In 1995, he took up the post of Principal of Cumberland Lodge, an organisation that had royal approval to act as a centre for academic debate to try to find solutions for national and global problems. He found himself regularly introducing delegates to Queen Elizabeth II and her mother after Sunday chapel services.

Dad never really retired, and he set up an Educational Consultancy. But he and Mum now had more time to embark on numerous trips to see the world: Australia, New Zealand, the Galapagos Islands, Panama, China, Sri Lanka and, of course, the Cook Islands, to name but a few.

Given how hard he worked as a Headmaster, it is hugely to his credit that in no way did we ever feel that we had an ‘absent father’. He would nearly always be home for the family supper to discuss how our days had gone, before returning to his desk. He would do his very best to support us in whatever production or sporting fixture we were involved, battling his emotions during Brecon High School v Christ College fixtures and St John’s v Epsom matches.

In his later years, with more time to devote to doing what he wanted, he very much played the part of the proud and genuinely interested Dad and Grandpa. He loved following my rugby exploits, and trying to learn more about the world of business. Su’s rise through the world of private schools, culminating in her imminent Headship, brought him immense pride; whilst Richard’s apparent lack of ambition remained an enduring mystery to Dad, but he did love mulling over life with him, particularly while on their annual trip to a Lord’s test match. He took huge pride in his grandchildren: James, Lucy, Toby, Ben, Charlie, Sylvie and Amélie. He was a great supporter of their various exploits. But beyond the spectating, Dad also loved talking to his grandchildren: finding out about how today’s youngsters see the world, hearing about their hopes and aspirations, and throwing in his own healthy dose of opinion and advice for good measure. He would often comment how easy his grandchildren were to talk to, but it probably didn’t occur to him that it was his approachability and interest that made him very easy to talk to. And he entertained them too, perhaps most memorably when preparing his signature cocktail ‘crème de menthe frappé, Gloucester-style’ by launching himself off a chair to crush the ice, whilst screaming out West Country yokelisms.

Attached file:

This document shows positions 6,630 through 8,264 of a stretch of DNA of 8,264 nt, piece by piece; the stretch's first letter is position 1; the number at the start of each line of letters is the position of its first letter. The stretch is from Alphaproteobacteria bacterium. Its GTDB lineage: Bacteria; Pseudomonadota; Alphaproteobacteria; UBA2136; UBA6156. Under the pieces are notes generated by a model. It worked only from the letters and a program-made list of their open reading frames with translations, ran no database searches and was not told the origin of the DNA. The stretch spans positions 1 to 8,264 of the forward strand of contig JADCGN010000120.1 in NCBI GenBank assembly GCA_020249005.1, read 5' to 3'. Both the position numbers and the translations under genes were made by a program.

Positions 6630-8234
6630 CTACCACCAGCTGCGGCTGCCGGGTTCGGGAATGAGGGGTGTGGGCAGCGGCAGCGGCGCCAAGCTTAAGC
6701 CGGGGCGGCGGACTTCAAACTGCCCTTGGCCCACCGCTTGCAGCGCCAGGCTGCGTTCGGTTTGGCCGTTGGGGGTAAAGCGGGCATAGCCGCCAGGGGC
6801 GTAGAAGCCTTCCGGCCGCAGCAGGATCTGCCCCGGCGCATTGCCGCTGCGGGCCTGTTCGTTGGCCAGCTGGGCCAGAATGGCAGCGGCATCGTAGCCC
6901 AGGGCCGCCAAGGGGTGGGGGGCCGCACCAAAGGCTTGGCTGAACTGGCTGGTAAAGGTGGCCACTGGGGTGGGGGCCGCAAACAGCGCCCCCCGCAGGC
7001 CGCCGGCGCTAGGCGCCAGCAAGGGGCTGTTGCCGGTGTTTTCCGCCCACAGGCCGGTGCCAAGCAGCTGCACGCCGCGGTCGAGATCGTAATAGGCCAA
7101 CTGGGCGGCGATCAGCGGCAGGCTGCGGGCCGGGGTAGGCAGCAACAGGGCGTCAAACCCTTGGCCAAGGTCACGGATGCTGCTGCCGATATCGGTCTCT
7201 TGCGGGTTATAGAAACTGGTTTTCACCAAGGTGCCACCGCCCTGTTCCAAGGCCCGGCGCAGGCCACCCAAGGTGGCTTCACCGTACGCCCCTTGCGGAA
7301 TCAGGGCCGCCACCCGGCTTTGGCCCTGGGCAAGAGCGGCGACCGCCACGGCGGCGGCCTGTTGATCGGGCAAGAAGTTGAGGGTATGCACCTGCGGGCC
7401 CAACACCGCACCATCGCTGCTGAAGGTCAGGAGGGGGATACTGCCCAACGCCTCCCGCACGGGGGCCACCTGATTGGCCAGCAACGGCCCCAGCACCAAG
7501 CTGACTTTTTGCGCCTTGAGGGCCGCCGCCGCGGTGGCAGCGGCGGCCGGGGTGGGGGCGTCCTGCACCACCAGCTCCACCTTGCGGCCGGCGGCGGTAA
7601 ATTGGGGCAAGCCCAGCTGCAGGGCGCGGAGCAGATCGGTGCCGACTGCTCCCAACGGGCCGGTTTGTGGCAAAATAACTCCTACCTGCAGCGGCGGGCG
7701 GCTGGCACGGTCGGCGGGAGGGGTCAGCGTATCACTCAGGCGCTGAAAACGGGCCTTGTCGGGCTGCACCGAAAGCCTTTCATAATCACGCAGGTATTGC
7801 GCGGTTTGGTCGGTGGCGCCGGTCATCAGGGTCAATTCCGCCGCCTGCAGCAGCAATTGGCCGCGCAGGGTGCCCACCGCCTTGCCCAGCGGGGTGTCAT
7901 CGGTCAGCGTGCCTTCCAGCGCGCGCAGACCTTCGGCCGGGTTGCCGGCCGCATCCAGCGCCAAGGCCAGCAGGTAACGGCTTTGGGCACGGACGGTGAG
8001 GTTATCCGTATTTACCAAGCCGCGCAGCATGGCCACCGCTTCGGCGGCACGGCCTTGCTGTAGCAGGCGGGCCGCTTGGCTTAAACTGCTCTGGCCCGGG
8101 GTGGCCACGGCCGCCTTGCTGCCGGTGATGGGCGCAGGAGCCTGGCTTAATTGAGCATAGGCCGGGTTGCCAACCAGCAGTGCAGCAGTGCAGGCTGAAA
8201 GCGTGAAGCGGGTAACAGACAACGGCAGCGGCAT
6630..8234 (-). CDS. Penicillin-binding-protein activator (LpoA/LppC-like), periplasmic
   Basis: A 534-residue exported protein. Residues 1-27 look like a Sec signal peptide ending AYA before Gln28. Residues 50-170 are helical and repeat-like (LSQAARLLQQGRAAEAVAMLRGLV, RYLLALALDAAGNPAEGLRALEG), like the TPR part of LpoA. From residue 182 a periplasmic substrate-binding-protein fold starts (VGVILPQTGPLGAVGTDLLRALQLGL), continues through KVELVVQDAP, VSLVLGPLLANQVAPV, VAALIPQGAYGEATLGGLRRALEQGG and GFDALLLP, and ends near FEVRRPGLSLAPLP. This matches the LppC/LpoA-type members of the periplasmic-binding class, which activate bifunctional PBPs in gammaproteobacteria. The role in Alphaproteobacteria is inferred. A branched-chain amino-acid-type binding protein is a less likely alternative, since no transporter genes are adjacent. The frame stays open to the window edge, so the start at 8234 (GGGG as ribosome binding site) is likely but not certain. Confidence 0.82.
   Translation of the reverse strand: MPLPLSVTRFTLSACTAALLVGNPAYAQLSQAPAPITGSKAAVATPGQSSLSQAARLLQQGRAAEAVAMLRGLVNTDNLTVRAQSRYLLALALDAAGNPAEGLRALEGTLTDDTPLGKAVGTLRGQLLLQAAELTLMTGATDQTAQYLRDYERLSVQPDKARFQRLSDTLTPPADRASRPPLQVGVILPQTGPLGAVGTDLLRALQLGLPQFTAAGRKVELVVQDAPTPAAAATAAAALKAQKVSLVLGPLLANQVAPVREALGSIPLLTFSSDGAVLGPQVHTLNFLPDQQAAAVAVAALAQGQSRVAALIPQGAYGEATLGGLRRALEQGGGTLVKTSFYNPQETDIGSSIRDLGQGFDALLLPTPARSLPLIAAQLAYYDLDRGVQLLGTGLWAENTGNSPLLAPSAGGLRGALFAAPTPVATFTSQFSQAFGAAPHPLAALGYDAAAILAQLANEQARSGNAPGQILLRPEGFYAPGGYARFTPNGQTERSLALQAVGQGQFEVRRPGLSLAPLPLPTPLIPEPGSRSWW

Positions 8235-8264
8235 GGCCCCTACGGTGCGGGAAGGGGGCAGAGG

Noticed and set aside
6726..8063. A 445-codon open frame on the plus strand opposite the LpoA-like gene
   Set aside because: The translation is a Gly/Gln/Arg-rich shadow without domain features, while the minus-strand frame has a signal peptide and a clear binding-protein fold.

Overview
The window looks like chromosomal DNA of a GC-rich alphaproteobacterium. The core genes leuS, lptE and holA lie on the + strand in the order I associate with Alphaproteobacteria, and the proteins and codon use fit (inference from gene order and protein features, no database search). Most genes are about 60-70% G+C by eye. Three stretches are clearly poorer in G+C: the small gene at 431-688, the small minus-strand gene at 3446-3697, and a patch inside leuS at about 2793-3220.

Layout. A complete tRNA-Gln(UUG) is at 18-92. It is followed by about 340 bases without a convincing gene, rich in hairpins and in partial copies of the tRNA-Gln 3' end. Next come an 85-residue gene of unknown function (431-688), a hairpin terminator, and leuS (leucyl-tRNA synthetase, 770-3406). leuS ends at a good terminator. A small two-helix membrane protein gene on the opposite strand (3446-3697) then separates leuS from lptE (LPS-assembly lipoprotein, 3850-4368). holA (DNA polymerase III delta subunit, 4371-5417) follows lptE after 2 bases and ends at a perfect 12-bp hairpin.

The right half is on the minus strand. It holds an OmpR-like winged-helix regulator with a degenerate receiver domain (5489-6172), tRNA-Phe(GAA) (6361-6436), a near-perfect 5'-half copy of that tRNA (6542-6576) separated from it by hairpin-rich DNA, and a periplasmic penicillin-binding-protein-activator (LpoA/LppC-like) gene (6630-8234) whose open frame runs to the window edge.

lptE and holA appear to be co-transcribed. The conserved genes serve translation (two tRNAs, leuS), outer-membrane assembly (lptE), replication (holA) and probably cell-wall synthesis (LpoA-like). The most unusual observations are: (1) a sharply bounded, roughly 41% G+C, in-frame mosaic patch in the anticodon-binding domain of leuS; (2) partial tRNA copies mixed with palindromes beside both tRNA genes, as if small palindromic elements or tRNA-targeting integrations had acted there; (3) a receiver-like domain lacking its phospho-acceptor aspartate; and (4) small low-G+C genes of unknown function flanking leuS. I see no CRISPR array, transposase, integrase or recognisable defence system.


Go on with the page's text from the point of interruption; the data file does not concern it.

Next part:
As Dad said his goodbyes over the last week of his life, he was very much at peace with himself, supported by his faith. He kept his humour throughout: when he asked me to shave him, I saw the opportunity to cut his eyebrows too, but I was gently put in my place and told, “No, otherwise God won’t recognise me”. We were pleased that he summoned up the energy to be successfully transferred from Frimley Park Hospital, where he was so well looked after, to Thames Hospice, and we had a very positive two days there with him, reminiscing about a life well lived. He was even delighted to indulge in a brandy from the 6pm drinks trolley on his penultimate evening.

Dad achieved so much in his 82 years. He had no pretensions and treated everyone equally, whether he was meeting people in the Royal Box at Wimbledon or chatting with a homeless person at St Botolph’s. He had an astonishing memory for names and faces, and when he bumped into former pupils they were always amazed how much he remembered about them, often many years after they had left school. His sage advice; his understanding of the individual and what would be best for them; his good humour; his presence and personality. The whole package, which very much included the support of Mum by his side, leaves so many people so grateful that they were fortunate enough to have known the character that is John Barry Cook.